Sara:  My initial reaction to the email from Lyrical Press with the contract attached was disbelief, to be honest.  The novel had had so many rejections in the past I opened the email expecting one more.

As we moved further along with the editing process it started to sink in that this was actually real.  I think I only believed that it was actually going to happen when the cover was produced.  When the final finished version dropped into my inbox, I allowed myself to start celebrating, and to a certain degree I’m still celebrating.

My life has changed in so many small ways since then.  Before the publishing contract, no one really cared what I wrote or how long I took to write it.  Suddenly I was a ‘proper’ writer, with deadlines and expectations of me.  It used to be, when I was in the middle of an early draft and was getting discouraged about where it was going, I would go off and spend a Sunday afternoon playing computer games, instead of spending the time writing as I should have been.  When I was doing my edits I couldn’t do that because I had deadlines.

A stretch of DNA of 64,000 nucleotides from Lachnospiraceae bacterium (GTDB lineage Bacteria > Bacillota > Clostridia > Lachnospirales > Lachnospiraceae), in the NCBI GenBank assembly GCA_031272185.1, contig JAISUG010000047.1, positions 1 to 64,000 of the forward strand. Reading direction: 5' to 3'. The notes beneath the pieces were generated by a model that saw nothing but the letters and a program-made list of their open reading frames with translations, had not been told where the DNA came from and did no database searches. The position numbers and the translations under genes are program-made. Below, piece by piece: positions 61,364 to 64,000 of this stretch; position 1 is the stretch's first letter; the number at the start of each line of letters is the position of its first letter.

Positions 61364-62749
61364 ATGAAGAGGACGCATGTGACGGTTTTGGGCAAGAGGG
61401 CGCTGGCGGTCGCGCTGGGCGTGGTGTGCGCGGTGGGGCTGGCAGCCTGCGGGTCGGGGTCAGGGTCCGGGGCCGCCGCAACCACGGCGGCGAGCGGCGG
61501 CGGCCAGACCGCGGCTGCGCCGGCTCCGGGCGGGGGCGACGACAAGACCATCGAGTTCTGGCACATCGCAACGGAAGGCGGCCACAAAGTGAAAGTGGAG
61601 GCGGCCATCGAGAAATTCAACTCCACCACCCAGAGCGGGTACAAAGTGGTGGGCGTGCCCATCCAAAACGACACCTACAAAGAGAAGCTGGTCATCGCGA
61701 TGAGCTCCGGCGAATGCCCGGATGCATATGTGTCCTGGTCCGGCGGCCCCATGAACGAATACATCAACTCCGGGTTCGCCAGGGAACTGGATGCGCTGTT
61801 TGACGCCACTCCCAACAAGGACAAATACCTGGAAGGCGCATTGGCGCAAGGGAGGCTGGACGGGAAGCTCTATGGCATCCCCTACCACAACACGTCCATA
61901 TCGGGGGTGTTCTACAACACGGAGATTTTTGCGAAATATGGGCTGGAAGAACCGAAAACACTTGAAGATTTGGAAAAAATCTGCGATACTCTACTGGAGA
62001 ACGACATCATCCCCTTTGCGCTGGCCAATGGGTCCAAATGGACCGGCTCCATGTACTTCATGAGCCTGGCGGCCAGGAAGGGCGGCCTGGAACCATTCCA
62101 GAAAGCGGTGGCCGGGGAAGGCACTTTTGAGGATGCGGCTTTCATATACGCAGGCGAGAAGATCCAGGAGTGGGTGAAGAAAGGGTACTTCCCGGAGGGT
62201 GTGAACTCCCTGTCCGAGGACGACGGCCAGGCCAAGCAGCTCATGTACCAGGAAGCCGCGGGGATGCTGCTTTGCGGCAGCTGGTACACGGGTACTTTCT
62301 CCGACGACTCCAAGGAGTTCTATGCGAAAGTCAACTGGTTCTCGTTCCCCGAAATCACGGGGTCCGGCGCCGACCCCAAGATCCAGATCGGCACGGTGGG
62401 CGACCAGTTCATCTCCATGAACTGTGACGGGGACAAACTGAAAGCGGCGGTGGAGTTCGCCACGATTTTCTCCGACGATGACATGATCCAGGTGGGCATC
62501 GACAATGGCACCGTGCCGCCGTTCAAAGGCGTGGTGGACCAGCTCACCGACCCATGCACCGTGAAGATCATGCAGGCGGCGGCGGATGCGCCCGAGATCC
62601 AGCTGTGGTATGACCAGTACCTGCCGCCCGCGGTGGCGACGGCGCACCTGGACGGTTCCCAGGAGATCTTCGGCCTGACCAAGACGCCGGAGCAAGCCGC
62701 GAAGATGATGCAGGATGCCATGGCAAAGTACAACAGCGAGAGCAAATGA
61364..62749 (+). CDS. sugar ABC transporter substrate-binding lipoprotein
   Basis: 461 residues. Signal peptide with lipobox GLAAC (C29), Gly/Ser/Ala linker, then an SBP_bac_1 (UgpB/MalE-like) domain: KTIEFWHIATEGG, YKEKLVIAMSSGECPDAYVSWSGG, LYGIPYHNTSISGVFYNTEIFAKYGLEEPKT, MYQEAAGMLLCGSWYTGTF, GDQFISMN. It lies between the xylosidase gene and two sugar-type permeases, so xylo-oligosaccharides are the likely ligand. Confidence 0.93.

Natasha: Can you tell us a little about Suffer the Children? How long did it take you to write the story?

Sara:  SUFFER THE CHILDREN began life as a short story called KIDDIWINKS.  Years ago I worked for a computer software distribution company, and I could walk to work in 20 minutes.  My journey took me past this creepy-looking house.  It was the end of a row of terraces, and it looked empty and neglected.  I imagine the real story was quite prosaic – perhaps it belonged to an old person who died, and whoever inherited it lived far away and did nothing with it.  But my imagination started working and I began to wonder what creepy things went on there.  So I wrote KIDDIWINKS which was a sort of Hansel and Gretel story – old lady lives in creepy old house, and lures children there to kill them.

When my writing group, the T Party, critiqued it, they thought it should be a novel.  The final version is very different from that original story, and took me 10 years to write, but that’s mostly because life got in the way and there were chunks of time, lasting years in some cases, where I wasn’t doing any work on it at all.  I’ve learned a lot about the writing process since then, and subsequent novels don’t take nearly as long.